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Well, I don't focus on wattage as much as temperature.  I normally use my Hakko FX888D soldering station, usually set at 500F for PCB work.  IMO, if you're going to be doing much soldering on PCB's, you want a temperature controlled iron.  The Hakko is actually a 70 watt iron, so if you need the heat for a heavier job, it can deliver the goods.  However, the temperature control allows you to do fine work on PCB's without the danger of lifting traces.  Excessive heat is the enemy of any PCB.  I've seen some ugly PCB soldering jobs in my time, so I always recommend the proper tool for the job.

That's the danger of using too much heat, that can happen even with a low wattage iron.  I've gotten several Super-Chuffers back for "repair", and more than once I've just aimed it at the trash can.

You really need a fine tipped soldering iron for doing the wiring to the Super-Chuffer and Chuff-Generator.  I've actually offered a service where I solder the wires to those and then ship them, that way you don't have to do any PCB soldering.

You want a temperature controlled iron.  The reason I keep pushing the Hakko FX888D is it not only has a clear digital temperature display, but it can also be calibrated by the end user so you know that the temperature you see is actually the tip temperature.  IMO, irons that you can't calibrate are not nearly as desirable.  I've found that this FG-100 Soldering Iron Tip Thermometer from eBay for $16.49 is quite accurate and certainly inexpensive enough to keep around.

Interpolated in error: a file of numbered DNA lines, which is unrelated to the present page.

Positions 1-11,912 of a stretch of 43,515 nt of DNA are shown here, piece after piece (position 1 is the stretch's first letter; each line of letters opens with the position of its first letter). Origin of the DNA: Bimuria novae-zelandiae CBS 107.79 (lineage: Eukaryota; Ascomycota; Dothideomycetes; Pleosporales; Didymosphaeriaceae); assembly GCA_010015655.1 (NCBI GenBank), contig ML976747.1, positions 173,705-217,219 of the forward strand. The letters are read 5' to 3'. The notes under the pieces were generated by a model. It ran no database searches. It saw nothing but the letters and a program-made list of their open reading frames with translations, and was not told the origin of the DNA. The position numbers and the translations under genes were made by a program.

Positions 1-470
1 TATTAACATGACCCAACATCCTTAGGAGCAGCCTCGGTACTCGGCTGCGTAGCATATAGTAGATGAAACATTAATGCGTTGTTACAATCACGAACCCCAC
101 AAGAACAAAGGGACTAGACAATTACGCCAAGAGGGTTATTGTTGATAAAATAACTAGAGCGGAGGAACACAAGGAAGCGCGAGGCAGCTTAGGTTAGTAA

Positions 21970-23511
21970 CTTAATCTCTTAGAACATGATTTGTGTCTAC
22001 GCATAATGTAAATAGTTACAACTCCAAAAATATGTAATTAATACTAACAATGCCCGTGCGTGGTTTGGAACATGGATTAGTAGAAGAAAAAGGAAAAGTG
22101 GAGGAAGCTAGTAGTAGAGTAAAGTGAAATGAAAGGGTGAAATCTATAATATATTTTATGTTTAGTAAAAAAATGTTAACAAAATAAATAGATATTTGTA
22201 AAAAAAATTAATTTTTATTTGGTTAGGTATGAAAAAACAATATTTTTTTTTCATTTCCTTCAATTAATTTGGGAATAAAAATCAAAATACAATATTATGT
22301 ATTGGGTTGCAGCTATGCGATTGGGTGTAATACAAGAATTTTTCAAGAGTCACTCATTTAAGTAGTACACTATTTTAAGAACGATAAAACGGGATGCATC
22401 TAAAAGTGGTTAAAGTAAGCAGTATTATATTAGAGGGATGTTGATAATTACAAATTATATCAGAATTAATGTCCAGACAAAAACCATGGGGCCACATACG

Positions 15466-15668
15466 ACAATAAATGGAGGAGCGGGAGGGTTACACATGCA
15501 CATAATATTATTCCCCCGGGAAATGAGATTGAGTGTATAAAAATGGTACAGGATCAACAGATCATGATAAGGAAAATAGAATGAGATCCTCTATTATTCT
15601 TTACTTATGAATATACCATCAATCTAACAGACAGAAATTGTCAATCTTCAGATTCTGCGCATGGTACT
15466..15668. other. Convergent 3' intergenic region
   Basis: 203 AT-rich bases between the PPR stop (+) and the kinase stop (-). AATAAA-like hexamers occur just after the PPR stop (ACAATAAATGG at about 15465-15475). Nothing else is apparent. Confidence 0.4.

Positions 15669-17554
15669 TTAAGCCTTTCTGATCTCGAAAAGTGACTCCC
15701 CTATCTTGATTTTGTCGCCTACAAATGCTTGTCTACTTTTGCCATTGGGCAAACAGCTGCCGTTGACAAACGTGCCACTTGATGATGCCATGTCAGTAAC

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I'd be lost without my magnifier on the bench!  I also have one of the visor models you stick on your head with lights for working away from the bench.  I have this Brightech LightView PRO on my bench, I would be lost without it.  Best $70 I've spent in a long time.  I got it four years ago, and it's been in constant use.  I finally wore out the cord at the last bend, and I had to take it apart and slide the power cord up about six inches and connect it again, good for another four years.  With all the bending and adjustment it gets, I'm surprised it lasted the four years without maintenance!

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@Windy City posted:

GRJ,  Did you come up with a more secure mounting system than the included clamp?  I've repurposed an old kitchen counter top and don't have enough overhang to accommodate the clamp.

Nope, the clamp works fine on my bench, so I had no need to do something different.   Given that the light just drops into the hole in the clamp, you could drill a hole and find some sort of bushing to keep it solid to mount the lamp.

Well I installed a Super Chuffer II in my C&O Mallet, thanks to all the good advice from gunrunnerjohn. It did not seem to work at first. But now it looks like there is a fire in the livingroom. I wanted to share the reason that it did not seem to be working. I could hear the smoke unit motor running. And if I blew into the smoke stack, smoke would come out by the steam chest. So it knew everything  was hooked up, but smoke would not come out of the smoke stack. So I took the locomotive back apart. I un soldered the smoke unit motor wires. And I put the batting and the circuit board on a brand new smoke motor housing with a brand new motor. Apparently  the motor was too weak for the Super Chuffer. Moral of the story, if your going to install a Super Chufer II in your locomotive. I would strongly suggest building it with a brand new motor assembly.

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